Friday, March 26, 2010

Continuing My Own Education

I've been teaching for nearly 10 years and I've recently gotten the go-back-to-school bug. With two young kids and a full teaching schedule, pursuing another degree is not appealing. I really don't want a doctorate in this point in my career and I can't really think of a master's program that I want to enroll in (or pay for). But recently at College of DuPage, I got an email about an opportunity to take a graduate-level class through Aurora University for $325--INCLUDING the book.

I didn't think I could ever beat that price, and the subject was of interest--teaching studentes for the workplace. So a month ago, I attended my first class.

I love it. The discussion is stimulating and the instructor is open-minded. Everything we do in this class serves a greater purpose: to apply new ways of teaching to a specific class I'm teaching. How cool is that!

Right now I'm working on a resource website that I'm creating as an assignment called the Writing Resources Toolbox. In it I'm creating links to tools and resources for my students and for other instructors.

The student section has (or will have) both a Grammar Toolbox and a Writing Style Toolbox. The toolboxes will contain links to webpages and interactive exercises to help students brush up on grammar- and style-related issues in their writing.

The instructor section is the most exciting for me and includes Social Media Resources, Google Apps Resources, Additional Online Resources, and Web 2.0 Resources. I'm also hoping to create sections for Using Blackboard Effectively and Writing Assignments.

I'm most excited about this section. Basically, whenever I'm in my reader reviewing my favorite blogs (like Teach Online, Free Technology for Teachers, and Blogging about the Web 2.0 Connected Classroom), I add a link to anything useful out there that I've been successful implementing, would like to implement, or would simply like to learn more about.

What new technologies have you implemented in the classroom--online or F2F?

Thursday, March 18, 2010

Establishing Rapport with Online Students is Essential

Even though my schedule is crazed, I'm really excited about teaching this semester. I just started three new sections (two 8-week English composition courses online and one 8-week academic writing class online).

Establishing rapport with my students is my number one priority this week. It's difficult enough to take a writing class, but to do so online presents even more challenges. Many students do not feel confident about their writing, so to send it to some virtual grade book can be intimidating.

It is important to establish an online dialog with students the very first week. I do this in many ways using several venues. First of all, I start the class with a welcome email. If I can, I send it a week in advance to get students thinking about the course. Then when the course begins, I resend it to establish an official connection. I also recorded an introductory podcast, so students hear my voice and get to see me as a person. I build on this with a fun insightful instructor page, where I introduce myself and my "teaching assistants."

It is essential that during the first week of an online class, the instructor email the students 3-4 times to encourage their participation. By the first day of class, they've already heard from me twice: once inviting them for a sneak peak at the course and again the first day of the course.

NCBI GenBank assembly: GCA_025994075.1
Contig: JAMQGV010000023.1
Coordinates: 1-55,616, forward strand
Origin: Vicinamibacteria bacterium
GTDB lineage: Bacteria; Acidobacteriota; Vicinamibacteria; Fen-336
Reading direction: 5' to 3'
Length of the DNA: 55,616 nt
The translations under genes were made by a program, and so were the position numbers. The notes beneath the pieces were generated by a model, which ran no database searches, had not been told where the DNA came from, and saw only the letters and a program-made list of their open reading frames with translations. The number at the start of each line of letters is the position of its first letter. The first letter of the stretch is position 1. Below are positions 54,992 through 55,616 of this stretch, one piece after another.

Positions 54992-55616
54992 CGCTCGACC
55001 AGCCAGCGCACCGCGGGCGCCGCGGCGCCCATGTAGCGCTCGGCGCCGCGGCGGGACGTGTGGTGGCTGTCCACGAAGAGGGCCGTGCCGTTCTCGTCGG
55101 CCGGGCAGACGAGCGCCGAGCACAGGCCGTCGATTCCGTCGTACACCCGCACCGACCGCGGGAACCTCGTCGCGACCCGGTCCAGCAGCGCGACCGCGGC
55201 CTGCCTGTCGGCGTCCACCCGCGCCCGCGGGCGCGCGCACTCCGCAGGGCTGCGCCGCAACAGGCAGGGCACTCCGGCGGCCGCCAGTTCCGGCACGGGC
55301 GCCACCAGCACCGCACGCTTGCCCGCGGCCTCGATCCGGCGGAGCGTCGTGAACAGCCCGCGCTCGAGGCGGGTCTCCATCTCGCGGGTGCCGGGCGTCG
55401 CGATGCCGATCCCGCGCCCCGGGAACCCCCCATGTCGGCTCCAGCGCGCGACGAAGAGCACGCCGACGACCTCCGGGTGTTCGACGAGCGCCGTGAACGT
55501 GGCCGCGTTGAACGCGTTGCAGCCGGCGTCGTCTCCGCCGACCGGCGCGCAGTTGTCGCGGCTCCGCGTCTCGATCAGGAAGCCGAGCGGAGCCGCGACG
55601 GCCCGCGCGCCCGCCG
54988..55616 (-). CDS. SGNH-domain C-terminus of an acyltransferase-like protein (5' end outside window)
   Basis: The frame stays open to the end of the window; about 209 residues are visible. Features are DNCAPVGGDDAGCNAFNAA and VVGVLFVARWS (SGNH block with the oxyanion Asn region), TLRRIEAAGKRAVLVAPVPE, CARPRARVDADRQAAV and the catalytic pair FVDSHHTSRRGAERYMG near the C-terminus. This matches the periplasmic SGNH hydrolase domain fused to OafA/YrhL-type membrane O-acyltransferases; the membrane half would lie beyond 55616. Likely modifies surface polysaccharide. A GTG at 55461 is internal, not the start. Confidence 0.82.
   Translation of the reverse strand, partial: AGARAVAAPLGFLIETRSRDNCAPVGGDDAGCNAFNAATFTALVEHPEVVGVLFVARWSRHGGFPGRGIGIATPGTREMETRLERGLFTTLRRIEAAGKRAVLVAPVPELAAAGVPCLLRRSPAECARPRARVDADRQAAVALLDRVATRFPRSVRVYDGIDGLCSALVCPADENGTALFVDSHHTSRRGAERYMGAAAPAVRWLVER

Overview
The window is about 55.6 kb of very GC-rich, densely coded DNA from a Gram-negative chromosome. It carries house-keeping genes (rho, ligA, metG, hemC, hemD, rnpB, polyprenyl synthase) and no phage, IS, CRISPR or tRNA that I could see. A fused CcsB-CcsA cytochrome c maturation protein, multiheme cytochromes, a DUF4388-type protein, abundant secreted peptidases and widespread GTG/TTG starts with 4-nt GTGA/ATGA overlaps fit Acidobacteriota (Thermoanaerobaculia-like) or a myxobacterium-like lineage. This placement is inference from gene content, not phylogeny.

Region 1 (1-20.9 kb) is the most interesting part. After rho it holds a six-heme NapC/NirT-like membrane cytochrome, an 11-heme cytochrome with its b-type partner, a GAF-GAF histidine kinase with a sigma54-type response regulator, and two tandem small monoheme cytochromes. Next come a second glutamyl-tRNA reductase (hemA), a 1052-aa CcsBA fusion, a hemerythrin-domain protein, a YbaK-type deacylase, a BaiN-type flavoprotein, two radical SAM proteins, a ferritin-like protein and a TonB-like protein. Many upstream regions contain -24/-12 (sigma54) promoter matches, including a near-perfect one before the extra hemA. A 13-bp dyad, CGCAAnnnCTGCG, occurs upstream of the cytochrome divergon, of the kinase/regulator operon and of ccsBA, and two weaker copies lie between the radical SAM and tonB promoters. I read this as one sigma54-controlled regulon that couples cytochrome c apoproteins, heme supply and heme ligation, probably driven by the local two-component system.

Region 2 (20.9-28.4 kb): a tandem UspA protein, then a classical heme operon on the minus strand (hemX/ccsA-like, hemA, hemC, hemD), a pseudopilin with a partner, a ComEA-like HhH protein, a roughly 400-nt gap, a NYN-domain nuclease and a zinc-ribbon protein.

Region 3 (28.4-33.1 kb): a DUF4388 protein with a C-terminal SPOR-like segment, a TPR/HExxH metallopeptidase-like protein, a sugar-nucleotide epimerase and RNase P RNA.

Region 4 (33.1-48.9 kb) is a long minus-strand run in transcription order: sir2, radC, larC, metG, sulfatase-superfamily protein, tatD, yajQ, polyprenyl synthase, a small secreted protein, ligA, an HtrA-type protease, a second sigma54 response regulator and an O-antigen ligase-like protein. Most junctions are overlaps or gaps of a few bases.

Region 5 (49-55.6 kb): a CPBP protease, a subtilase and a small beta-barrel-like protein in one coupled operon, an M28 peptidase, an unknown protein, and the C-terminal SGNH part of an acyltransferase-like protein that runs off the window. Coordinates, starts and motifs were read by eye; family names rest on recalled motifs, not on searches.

The day of the first deadline (or night before), I send a reminder email to motivate students to get on Blackboard and complete their assignments. I also make grading a priority and virtually stalk the grade book so that I can review the first assignment and give feedback. While it's not essential to give feedback on all the exercises, it's important to establish a connection within those first assignments.

In my Comp 1 classes, for example, students are asked to discuss several areas of their writing. When I review their responses, I look for something to grasp onto, whether it's a way to compliment them or a way to alleviate their fears or stress. The next thing I do is review their class homepage, which is one of their first assignments for the term. Again, I search for a connection and make comments as I find them. The goal is for every student to receive feedback from me during that first week.

Another thing I do is start a discussion board right away. This semester, I am taking a graduate-level class about preparing students to write in the workplace. One of my assignments was to write an advance organizer, which consists of ten T/F questions related to the course content, ten Interesting/Boring questions as a means to touch base with each students personal interest levels, and ten Agree/Disagree questions to tap into their expectations for the course. I posted an "extra credit" (yes, I lured them with the academic equivalent to candy) discussion board to talk about the survey. Then I cyber-stalked the discussion boards looking for reasons to respond and encourage participants.

I am now at the end of my first week of eight and my final email of the week is to those who have not yet logged in to Blackboard, gently reminding them of the importance of timely participation.

I think I've don just about all I've can to engage students this week and am looking forward to seeing how my efforts pay off throughout the semester.

I'll let you know how it goes.

Wednesday, March 17, 2010

Teach Online: Teaching Adults

Awesome post today about teaching adults.

Teach Online: Teaching Adults